Now’s when your publicist should swing into high-gear. You’ve probably already filled out a questionnaire by this point detailing any publicity avenues open to you, your speaking experience, your travel plans, etc. The publicist will write a press release, go over a list of where to send advance review copies (the major trade magazines such as Publishers Weekly, Kirkus, Library Journal, etc. get them first), ask you if you want to do local book signings, figure out publications and media venues likely to feature you and make contact, etc.

When people complain that publishers “don’t promote” their books, what they usually mean is that they rarely send authors on tours anymore, and they rarely take out ads in papers, magazines, or TV. Simple reason: They typically don’t pay off. Imagine paying for an author to fly around the country and stay in hotels, only to find that no more than a dozen people show up at these signings. Imagine paying big bucks for an ad and finding that it sells two copies. Much more important are reviews, interviews, speaking engagements, bookstore placement, etc.

Your book’s cover art and description will go into the publisher’s seasonal catalog, which then gets sent out to bookstores and libraries. The distributor’s sales reps pitch the current season’s titles (and any backlist titles that the publisher wants to draw attention to) to the bookstore buyers. The sales reps tell the buyers about any planned publicity– buyers are more likely to order the book if they know it has a big publicity budget or the author has guaranteed media mentions coming up.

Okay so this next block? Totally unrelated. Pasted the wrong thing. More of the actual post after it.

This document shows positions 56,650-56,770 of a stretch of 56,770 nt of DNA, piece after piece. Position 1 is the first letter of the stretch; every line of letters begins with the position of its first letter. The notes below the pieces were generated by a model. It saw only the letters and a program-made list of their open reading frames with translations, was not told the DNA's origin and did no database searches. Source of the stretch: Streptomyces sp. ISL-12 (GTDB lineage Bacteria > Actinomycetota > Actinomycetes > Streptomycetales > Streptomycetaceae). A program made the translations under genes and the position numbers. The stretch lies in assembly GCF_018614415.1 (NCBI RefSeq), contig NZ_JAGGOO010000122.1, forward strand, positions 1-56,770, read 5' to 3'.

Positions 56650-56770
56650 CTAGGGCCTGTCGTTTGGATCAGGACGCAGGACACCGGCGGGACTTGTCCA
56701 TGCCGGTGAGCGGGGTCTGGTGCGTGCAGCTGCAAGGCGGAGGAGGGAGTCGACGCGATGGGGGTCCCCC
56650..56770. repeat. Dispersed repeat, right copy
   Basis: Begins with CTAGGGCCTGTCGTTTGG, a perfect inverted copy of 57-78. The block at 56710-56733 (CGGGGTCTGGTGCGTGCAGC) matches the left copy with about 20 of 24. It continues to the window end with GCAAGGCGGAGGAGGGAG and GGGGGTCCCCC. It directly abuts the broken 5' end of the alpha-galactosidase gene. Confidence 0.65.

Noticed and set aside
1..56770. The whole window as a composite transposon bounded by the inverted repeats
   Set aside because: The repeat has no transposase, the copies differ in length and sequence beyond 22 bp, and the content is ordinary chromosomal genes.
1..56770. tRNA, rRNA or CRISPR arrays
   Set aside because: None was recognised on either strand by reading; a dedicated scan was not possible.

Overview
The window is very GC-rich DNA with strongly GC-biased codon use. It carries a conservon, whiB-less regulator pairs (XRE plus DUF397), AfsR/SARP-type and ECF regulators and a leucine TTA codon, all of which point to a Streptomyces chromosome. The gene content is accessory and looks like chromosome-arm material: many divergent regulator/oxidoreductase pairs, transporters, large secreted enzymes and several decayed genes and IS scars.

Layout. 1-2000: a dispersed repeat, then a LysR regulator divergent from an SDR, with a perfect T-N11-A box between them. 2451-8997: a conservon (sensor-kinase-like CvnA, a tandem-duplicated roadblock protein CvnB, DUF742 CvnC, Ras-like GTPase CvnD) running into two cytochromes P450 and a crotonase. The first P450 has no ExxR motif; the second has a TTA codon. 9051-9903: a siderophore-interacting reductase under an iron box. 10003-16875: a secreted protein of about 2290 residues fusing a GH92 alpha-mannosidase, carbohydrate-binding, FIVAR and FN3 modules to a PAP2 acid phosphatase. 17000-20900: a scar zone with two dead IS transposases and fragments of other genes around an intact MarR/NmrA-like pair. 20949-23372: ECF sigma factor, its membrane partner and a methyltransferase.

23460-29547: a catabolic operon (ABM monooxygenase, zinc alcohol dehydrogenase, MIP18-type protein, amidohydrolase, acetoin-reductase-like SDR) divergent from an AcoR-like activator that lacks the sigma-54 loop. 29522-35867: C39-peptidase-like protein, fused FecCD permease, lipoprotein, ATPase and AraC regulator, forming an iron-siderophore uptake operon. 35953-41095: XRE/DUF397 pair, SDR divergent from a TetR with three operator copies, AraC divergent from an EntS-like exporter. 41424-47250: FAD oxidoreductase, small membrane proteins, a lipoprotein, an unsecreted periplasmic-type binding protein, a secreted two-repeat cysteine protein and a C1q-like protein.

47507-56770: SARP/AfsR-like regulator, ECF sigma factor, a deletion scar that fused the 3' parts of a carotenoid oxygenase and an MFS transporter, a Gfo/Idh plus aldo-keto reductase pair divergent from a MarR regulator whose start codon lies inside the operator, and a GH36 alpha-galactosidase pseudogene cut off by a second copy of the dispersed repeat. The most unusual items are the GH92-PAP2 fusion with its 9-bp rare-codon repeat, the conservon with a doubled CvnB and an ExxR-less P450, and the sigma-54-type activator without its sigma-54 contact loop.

The buyer places orders. The publisher decides whether or not to pay for front-of-the-store placement. Those books you see stacked on tables in the front of the store aren’t there by chance– they’re there because the publisher paid for those spots!

The publisher also decides whether to invest in direct mailings (postcards, usually), Amazon promotions, a launch party, etc.

6. Exploiting Other Rights

If the publisher kept these rights, they will attempt to sell the book rights to overseas publishers, book clubs, film companies, etc. You will each get a share of the money. If you kept these rights, you or your agent can work on selling them.

7. And So On